When you ask people if they believe in freedom and liberty, everyone will say yes. Moreover, when you ask people if they believe that the presence of justice and mercy are marks of a good society, you will get a positive response. However, when you press them to explain what they mean by this, you will be surprised by the variety of answers. The purpose of this paper is to explore the meaning of liberty, justice, and mercy, especially as they relate to economics. In the course of this exploration it will be shown that embracing free enterprise and economic liberty promotes human dignity and provides the institutional structure in which justice and mercy will most likely flourish. By contrast, trusting government coercion alone to promote the good society is most likely to lead to despotism and tyranny, which undercut human responsibility and destroy society’s original object.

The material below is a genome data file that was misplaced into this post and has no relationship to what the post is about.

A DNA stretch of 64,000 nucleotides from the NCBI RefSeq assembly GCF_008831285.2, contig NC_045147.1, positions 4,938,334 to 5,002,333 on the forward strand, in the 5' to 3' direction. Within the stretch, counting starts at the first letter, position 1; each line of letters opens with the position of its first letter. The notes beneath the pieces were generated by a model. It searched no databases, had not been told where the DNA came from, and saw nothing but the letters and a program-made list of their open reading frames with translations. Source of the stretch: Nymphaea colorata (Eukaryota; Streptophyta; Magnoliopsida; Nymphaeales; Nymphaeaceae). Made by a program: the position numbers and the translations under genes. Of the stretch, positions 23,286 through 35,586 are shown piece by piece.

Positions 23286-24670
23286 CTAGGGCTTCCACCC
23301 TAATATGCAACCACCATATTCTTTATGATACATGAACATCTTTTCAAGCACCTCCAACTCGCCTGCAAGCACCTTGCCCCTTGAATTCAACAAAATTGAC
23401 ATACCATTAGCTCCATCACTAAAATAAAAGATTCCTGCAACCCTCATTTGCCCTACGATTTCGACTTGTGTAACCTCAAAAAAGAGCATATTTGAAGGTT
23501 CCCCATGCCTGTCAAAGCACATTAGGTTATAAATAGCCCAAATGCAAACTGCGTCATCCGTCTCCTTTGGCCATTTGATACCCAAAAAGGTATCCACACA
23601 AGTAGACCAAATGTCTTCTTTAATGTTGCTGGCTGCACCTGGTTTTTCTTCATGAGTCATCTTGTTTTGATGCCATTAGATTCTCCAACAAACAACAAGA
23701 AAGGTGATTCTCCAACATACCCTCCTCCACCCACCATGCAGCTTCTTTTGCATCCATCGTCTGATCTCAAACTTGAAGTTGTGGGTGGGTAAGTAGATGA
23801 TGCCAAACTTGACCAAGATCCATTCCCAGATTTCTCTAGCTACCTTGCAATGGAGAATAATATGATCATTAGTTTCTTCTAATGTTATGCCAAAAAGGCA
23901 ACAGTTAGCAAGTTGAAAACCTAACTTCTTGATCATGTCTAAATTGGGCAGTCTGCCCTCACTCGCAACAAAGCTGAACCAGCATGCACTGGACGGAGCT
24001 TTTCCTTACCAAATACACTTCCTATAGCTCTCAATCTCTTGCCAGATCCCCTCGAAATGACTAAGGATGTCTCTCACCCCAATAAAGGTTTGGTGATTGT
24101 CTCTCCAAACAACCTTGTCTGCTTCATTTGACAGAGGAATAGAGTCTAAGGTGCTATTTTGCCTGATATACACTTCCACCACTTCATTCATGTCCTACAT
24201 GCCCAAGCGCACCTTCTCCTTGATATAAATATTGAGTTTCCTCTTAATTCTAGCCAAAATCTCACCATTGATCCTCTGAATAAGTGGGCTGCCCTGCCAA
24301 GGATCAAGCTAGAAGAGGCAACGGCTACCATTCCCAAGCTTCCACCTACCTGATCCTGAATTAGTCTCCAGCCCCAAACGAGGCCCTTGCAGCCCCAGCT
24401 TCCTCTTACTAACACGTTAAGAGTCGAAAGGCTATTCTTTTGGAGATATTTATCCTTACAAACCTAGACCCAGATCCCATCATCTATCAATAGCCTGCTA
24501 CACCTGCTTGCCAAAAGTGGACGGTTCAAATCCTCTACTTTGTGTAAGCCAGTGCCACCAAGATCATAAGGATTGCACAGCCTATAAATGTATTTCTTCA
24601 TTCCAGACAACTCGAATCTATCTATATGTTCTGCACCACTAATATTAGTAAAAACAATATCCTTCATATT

Paul A. Cleveland serves as Senior Research Fellow at the Institute for Faith, Work, and Economics. He is also a Professor of Economics and Finance at Birmingham-Southern College and serves as an adjunct scholar for the Alabama Policy Institute.